In the dizzying race to reinvent infrastructure in the last 5-10 years, much was made about scaling out vs. scaling up. You hear about it every day.
As an analyst focused on high availability, I’ve noticed this: The things being replaced by net-new infrastructure, the scale-up systems supporting mission-critical systems, had availability and security high on the list of design priorities. For those scale-up computers in the traditional data center, each individual system had to be able to withstand downtime
Today, in our scale-out server world, IT organizations are finding new ways to achieve that goal of availability. But it’s clear that we’re doing so very differently than they did in the era when Unix systems were the primary guardians of mission-critical applications and databases.
Availability is Highly Relevant
The specific technologies that support application availability and data availability are changing rapidly. However, the IT best practices will never go out of style: IT’s the implementations that will shift over to the new-style of IT. Amazingly, there are some who doubt the importance of detailed planning for high availability in a web-enabled, cloud-enabled world. But, rest assured, the longtime goals for availability, security and quality-of-service (QoS) to end-users are highly relevant today.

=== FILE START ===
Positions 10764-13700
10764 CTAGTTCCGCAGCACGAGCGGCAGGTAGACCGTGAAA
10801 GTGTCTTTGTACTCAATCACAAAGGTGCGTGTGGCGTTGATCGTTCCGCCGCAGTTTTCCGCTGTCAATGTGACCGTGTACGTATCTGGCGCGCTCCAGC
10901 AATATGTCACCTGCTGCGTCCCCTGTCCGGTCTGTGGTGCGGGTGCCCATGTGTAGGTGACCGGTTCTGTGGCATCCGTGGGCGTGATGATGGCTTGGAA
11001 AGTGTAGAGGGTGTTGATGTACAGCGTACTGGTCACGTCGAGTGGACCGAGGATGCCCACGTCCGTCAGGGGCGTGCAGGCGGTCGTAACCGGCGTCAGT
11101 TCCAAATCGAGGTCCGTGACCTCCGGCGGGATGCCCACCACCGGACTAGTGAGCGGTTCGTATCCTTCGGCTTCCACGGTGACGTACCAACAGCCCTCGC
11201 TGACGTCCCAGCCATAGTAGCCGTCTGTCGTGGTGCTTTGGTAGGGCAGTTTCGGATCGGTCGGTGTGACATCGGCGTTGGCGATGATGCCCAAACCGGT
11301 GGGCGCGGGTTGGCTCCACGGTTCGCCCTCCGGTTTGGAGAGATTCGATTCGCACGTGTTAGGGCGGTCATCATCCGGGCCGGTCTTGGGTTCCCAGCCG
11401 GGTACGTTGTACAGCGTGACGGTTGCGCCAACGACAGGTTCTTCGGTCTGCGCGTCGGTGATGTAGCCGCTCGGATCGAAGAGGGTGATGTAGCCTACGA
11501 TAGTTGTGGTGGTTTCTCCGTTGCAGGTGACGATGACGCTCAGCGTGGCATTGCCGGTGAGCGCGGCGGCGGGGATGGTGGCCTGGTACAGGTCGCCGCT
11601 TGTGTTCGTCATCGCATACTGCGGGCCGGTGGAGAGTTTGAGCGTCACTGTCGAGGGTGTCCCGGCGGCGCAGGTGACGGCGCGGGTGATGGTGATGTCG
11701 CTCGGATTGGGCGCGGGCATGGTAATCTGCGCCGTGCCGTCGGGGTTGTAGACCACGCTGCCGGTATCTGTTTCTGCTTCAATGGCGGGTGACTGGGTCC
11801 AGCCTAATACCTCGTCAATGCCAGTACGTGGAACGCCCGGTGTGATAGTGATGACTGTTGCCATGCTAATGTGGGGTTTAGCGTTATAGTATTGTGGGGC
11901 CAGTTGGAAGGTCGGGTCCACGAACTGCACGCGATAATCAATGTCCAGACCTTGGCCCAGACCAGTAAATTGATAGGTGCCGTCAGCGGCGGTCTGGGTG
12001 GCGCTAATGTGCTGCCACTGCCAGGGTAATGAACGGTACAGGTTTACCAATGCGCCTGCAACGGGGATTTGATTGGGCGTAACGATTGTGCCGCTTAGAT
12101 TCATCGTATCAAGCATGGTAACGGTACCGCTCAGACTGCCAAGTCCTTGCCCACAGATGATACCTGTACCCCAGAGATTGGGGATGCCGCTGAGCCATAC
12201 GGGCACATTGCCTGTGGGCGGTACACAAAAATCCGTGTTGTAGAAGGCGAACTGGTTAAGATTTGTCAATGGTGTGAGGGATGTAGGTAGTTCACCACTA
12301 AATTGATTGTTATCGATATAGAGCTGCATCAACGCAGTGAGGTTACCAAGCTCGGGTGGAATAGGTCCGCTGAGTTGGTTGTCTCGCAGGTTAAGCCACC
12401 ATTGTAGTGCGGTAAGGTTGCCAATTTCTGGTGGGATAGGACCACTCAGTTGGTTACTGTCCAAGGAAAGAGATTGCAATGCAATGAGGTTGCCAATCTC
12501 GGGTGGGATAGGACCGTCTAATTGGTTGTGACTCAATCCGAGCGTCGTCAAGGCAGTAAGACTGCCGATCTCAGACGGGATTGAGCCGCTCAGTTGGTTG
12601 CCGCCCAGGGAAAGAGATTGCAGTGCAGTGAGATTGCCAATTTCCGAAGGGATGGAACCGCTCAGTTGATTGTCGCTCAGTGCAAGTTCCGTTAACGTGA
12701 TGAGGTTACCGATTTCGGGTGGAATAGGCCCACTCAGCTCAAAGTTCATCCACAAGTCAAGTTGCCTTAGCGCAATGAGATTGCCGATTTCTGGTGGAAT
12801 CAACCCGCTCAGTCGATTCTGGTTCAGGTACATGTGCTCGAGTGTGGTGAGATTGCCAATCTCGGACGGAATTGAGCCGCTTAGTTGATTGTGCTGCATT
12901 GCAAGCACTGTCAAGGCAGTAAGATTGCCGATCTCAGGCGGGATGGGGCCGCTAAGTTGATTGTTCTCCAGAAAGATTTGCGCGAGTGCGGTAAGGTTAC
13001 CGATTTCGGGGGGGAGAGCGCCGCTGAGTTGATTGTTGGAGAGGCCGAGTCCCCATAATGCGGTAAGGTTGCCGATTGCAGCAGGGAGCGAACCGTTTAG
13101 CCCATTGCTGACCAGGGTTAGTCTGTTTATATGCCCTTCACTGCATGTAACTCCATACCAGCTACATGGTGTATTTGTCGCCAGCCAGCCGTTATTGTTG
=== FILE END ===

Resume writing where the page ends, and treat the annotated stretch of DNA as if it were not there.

Without availability, your data center ends up in the news. Think about July 8, the recent day when Wall Street trading, the Wall Street Journal and United Airlines went offline. The news organizations always call this phenomenon “computer glitches.” I call them IT best practices gone awry: In many cases, IT practitioners know how to avoid these lengthy outages, but a combination of very human events pushes the systems offline, anyway.
Sometimes, the sheer complexity of these systems sometimes triggers an unintended outage due to extremely high data volumes. And sometimes,
software updates cause the outages – and those updates have to be removed when things go wrong; it takes time to return to the version of the software that was being replaced. Another cause: Rapidly changing market conditions trigger a programmed trading run-up that moves faster than many of the systems that support them.
Replication, Redundancy and Workload Balancing
Rather than focusing on single-system availability, the focus has moved to protecting the data itself – no matter where it resides. And, rather than saying “follow the money: we should be saying: “follow the data.” And, I would add: Protect it.
That’s why replication inside the data center, or across the cloud, is so important.
Judging from the cloud platforms out there, the magic number is 3: Three copies of data, none co-located, makes data safe in our scale-out world. Multiplying the data-stores over and over, placing it in multiple locations, does make life safer.
However, the copying process, when taken too far, can lead to inefficient operations. We’ve seen that, too. That’s why storage de-dupe features and workload consolidation in the data center are so important. The takeaway: Store often, and in multiple places – but not too much. Specifically, don’t store too much in any one place: that will make the data just as vulnerable as if there were only one copy.